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At medical school and beyond, a great deal of training focuses on the clinical consultation. There is a vast literature devoted to the subject. Thousands of medical educators worldwide spend their time inculcating good consulting skills in students and trainees. Yet we pay surprisingly little attention to the real-life conditions in which consultations actually take place. These are often far from ideal. Many patient encounters happen in circumstances where satisfactory conversations, let alone reflective and sensitive ones, are well nigh impossible.
The factors preventing good consultations are well known. Staff may be overworked and harassed, so that their priority is to do everything as quickly as possible. Colleagues may be hard pressed, so that everyone is reluctant seek to advice or call in help. Wards, out-patient rooms and casualty departments can be overcrowded and noisy, at time even chaotic. They may provide little or no opportunity for privacy or confidentiality. Paper and electronic records may be difficult to access – or they may be set out in ways that do not highlight important information. Fragmentation between specialties and departments, and poor systems of communication, may lead to long hold-ups in patient management. The presence of computers may enhance the consultation in some ways, but it is equally likely to introduce distractions, particularly through the requirement for continual data entry. The cumulative effect of these factors is that the consultation style that doctors learned in their training may be may be replaced by an automatic one that is aimed mainly at professional self-defence and clinical fire-fighting.
It is worth asking how this state of affairs becomes accepted, or even normalised. The United Kingdom may not be unique in having these problems, but it may typify them. Here, clinicians often work within buildings and communication systems that were fit for purpose thirty or forty years ago, but have gradually become unsuitable for the levels of workload and complexity that now exist. Doctors who might have been surprised in the past if a test result had disappeared, or if they were unable find the past notes or contact a patient's GP for background information, may now accept these events as routine or inevitable. However, the effects of such failings in the system can include misdiagnosis, over-investigation, inappropriate treatment, unnecessarily prolonged admissions, avoidable harm, serious untoward incidents, and litigation, as well as clinician fatigue and burnout.1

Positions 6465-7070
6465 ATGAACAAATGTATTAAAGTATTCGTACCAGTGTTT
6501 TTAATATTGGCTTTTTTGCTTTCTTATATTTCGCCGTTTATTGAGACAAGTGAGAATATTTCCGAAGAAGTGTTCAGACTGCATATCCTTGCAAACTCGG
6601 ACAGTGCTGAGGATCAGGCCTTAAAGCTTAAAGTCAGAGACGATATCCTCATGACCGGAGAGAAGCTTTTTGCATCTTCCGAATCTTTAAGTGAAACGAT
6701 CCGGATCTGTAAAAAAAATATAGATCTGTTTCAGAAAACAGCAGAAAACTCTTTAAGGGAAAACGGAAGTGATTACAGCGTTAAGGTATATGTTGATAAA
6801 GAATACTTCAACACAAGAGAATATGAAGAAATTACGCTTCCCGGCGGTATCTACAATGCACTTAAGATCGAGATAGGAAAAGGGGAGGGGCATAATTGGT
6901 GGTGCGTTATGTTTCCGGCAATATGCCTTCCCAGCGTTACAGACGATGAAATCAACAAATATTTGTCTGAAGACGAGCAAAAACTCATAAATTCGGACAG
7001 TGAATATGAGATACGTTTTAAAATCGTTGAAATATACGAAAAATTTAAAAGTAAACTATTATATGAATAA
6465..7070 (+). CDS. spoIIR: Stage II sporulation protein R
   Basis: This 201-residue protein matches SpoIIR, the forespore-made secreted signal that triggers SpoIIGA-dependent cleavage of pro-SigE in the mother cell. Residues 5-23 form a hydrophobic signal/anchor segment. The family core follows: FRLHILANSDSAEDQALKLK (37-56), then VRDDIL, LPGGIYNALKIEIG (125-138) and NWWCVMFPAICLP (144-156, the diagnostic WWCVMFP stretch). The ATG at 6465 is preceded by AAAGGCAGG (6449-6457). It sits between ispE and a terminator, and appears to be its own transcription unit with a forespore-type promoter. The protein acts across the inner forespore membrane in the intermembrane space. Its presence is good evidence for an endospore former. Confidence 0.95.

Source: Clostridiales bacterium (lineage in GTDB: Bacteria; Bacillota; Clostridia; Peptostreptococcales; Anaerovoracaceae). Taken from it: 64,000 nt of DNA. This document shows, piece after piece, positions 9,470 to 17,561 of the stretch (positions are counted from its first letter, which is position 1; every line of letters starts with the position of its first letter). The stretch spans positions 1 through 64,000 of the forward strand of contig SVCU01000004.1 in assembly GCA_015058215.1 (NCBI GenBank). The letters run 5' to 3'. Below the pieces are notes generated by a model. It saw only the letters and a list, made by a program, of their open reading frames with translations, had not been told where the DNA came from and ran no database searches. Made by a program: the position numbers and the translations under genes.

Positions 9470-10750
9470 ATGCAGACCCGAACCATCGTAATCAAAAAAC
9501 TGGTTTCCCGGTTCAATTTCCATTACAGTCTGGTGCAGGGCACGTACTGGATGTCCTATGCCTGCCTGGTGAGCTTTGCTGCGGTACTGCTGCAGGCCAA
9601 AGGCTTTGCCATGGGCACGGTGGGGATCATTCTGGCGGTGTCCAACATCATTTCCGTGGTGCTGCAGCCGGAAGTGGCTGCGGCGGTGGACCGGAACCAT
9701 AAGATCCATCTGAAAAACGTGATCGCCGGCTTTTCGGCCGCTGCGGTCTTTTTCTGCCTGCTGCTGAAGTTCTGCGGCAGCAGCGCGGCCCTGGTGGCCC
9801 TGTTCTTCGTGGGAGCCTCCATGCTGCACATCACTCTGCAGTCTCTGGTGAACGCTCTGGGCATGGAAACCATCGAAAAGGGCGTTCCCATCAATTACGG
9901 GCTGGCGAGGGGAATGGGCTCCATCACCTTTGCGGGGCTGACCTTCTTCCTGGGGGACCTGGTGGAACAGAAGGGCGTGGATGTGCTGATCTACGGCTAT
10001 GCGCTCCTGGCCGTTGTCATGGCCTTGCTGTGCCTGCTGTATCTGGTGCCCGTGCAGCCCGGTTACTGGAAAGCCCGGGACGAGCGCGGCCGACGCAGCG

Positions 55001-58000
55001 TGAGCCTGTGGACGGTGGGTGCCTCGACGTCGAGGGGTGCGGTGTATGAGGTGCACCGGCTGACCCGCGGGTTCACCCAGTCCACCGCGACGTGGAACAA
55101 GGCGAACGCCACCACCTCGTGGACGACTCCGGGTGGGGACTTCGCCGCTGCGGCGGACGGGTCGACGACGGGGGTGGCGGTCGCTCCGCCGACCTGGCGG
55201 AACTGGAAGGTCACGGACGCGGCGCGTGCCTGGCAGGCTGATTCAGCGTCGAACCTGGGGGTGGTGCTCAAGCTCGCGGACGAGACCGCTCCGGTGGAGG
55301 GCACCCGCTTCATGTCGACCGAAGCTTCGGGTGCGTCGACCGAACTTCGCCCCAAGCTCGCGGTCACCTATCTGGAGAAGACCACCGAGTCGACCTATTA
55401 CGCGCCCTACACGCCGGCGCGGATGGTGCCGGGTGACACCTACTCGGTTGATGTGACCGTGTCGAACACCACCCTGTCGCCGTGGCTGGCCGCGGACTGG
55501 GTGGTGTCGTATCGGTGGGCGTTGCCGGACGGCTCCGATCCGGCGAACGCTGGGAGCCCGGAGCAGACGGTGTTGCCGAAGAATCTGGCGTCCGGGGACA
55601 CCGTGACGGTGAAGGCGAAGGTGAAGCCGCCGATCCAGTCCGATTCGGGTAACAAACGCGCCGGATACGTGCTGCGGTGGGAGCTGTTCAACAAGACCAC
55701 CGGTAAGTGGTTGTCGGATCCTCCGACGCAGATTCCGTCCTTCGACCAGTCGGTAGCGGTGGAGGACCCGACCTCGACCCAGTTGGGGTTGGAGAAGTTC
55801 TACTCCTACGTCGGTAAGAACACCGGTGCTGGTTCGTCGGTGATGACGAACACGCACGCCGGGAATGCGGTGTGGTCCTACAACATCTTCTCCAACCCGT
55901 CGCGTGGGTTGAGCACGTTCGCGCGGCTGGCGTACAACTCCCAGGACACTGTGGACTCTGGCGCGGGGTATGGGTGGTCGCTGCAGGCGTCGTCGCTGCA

Solving the problems
A recent round table discussion at the Kings Fund in London was an attempt to examine what may be a crisis in clinical consultations.2 It explored the idea that making it easier for clinicians simply to talk with patients may solve many problems that managers might assume need far more complex technological solutions.3 The discussion was introduced via a video link from Washington by Dr Don Berwick, one of the world's leading authorities on health care systems improvement. It was facilitated by Professor Chris Ham, chief executive of the King's Fund. They planned the meeting as a result of earlier encounters each of them had with Dr Gordon Caldwell, a physician in the south of England who has devoted much of his career to promoting effective processes of clinical care, through the use of more systematic ward rounds.4 At the round table, Caldwell himself presented a list of what he believes are the fundamental conditions for optimising clinical consultations (box 1).
How to optimise clinical consultations
The patient should be as prepared as possible
The clinician should be as prepared as possible
The clinician should know the person before making the person into a patient
The consultation should be unhurried for patient and clinician
The clinician should be able to give undivided attention to the patient
The clinician should be able to hear himself or herself think
Ready supply of information into the consultation
Confidentiality and dignity must be maintained
The clinician should be regularly refreshed
An important other person should be encouraged to participate in the consultation if the patient wishes
These conditions are extremely simple. Yet, to the best of my knowledge, this is the first-ever clear formulation of what needs to be put in place before we can assume that all the sophisticated techniques of doctor-patient communication that we have learned can ever be put into practice. They include such basic things as allowing enough time for doctor and patient to prepare for their encounter, whatever the setting might be; making sure that all the relevant information is to hand; and encouraging a significant relative or friend of the patient to join the consultation if that is what the patient wishes. This is something that could be particularly important with frail elderly people, but is also an offer that almost any patient might welcome if given the choice. There are already places where practices such as these are being adopted.5 Caldwell argues this should now be far more widespread.
As many of the participants at the Kings Fund discussion pointed out, this is all scarcely rocket science. If quality improvement initiatives could focus on the single issue of allowing clinicians to engage in proper dialogue with patients, this could act as a catalyst for far wider systems change: this includes the way teams function in hospitals, how laboratories interact with clinicians, how primary and secondary care relate to each other, and very much more. Putting medicine's core activity – the clinical consultation – back at the heart of everything the organisation does, could make a huge difference to cost efficiency and clinical outcomes.
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